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Review – The Force Unleashed

posted on November 3rd, 2008 by christian

Star Wars: The Force Unleashed is now the fastest selling Star Wars game of all time. Being the biggest closet Star Wars fan on this site, this was reason enough for me to check it out. The current general sentiment about the game is that it is a rental at best, and perhaps not even worth that due to a variety of issues.

Some of these gripes are valid, but others appear to be the usual negatives that spread thanks to speedy reviewers (and the comment section trolls that parrot what they hear from them). Force Unleashed is buggy and filled with many of modern gaming’s worst tropes, but it also has decent action bolstered by the sheer fun of using The Force, and it tells a story that tries hard to be worthy.

Force Unleashed begins like so many other games of its ilk. The opening stage explains very little about your abilities, hoping players either read the instructions or can button mash their way through. Of course, this opener lets you play as Darth Vader himself, so there is very little struggle to be had. Once finished, you take control of the main character (Vader’s secret Sith apprentice), and begin the tutorial proper.

As usual, it involves an NPC telling you how to do things your character should already be familiar with, using terms like “the grab button” which are directed at the player but are spoken to your in game persona. As you shatter glass panes by chucking crates, you notice the cracks in the fourth wall, but before you can shake your head at this, the first real mission begins. As much as this approach to tutorials and intro levels frustrates me, Force Unleashed at least does not dwell on it for long.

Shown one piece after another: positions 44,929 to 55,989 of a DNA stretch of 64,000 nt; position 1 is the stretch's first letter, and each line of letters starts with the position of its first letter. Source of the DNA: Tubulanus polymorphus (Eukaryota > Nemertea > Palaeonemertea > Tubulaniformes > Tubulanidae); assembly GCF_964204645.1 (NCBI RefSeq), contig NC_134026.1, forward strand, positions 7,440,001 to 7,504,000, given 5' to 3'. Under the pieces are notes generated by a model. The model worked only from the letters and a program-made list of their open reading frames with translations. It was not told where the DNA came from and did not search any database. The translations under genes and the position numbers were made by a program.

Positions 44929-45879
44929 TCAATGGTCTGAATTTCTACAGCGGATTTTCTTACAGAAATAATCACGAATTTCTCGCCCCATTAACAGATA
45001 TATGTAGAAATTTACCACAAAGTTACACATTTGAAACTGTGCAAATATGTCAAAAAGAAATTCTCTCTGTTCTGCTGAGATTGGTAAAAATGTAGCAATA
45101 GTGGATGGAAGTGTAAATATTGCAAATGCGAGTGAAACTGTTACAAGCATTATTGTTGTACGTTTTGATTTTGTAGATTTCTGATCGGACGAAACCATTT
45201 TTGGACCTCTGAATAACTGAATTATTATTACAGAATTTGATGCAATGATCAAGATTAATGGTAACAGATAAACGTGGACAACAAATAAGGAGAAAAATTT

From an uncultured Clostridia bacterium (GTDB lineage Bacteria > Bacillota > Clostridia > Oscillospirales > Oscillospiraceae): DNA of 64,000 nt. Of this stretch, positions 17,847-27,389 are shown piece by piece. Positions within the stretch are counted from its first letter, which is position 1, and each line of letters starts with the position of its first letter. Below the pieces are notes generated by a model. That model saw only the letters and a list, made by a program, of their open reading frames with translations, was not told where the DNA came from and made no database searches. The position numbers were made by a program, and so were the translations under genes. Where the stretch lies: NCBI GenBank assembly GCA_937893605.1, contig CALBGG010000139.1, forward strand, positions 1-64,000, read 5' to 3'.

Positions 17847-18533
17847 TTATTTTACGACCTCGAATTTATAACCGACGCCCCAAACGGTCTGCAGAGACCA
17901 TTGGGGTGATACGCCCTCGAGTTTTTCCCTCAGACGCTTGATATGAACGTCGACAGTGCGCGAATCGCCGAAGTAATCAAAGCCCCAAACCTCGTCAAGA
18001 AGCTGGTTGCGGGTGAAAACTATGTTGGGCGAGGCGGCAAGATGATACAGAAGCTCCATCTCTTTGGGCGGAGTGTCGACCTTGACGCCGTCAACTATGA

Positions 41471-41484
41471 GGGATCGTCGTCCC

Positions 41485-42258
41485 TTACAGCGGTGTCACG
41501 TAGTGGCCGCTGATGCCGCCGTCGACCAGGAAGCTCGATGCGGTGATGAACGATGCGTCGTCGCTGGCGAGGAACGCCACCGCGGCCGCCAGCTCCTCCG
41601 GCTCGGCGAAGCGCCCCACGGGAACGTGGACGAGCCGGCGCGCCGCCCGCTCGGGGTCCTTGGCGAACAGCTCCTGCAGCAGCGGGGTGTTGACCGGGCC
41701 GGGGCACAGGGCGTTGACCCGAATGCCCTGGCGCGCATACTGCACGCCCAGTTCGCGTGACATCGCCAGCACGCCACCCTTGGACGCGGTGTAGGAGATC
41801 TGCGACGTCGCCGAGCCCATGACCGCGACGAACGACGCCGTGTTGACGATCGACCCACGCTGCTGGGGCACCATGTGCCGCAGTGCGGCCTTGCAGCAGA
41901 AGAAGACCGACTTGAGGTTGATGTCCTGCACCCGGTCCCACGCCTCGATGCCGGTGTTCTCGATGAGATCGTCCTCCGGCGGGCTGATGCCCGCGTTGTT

With first impressions out of the way, we can delve into the story, which aims to be as well made as any of the prequel films. To do this, the game uses fancy lip syncing technology and a decent voice cast to make the cutscenes look as believable as possible (insert snarky comment here about how they look more real than the CGI laden prequels). This backfires a great deal: sometimes character mouths don’t seem to sync up at all, leading to some very creepy moments. The voice acting is also occasionally spotty, enough so that it stands out like a sore thumb among the better delivered scenes.

There has been a lot of praise for the voice actor behind The Apprentice, much of it well earned, but he often reads lines quickly and with little emotion, or adds the wrong emotional angle to the moment. Basically, he still often sounds like a guy alone in the booth with no direction and his eyes on his watch. It was reported that the actors studied their characters in order to know them better. Again, this is apparent when things click, but this is not the case 100% of the time. I would disagree with those who maintain that the plot of Force Unleashed is superior to the prequel trilogy. Like it or not, the game has its Hayden Christensen moments to go along with its Ewan McGregors.

As for the gameplay itself, Force Unleashed continues the unfortunate trend of modern Star Wars games striving to be massive Jedi blowjobs. Years ago, Jedi Outcast presented one of the first enjoyable and reasonable representations of Jedi combat. Force powers were varied but not supreme, and the lightsaber was instantly lethal to all (including you). It even went out of its way to explain how you could take so many blaster bolts to the chest (you wore a portable shield). Jedi Outcast was solidly grounded in the universe, and every game since then forgot to pay attention.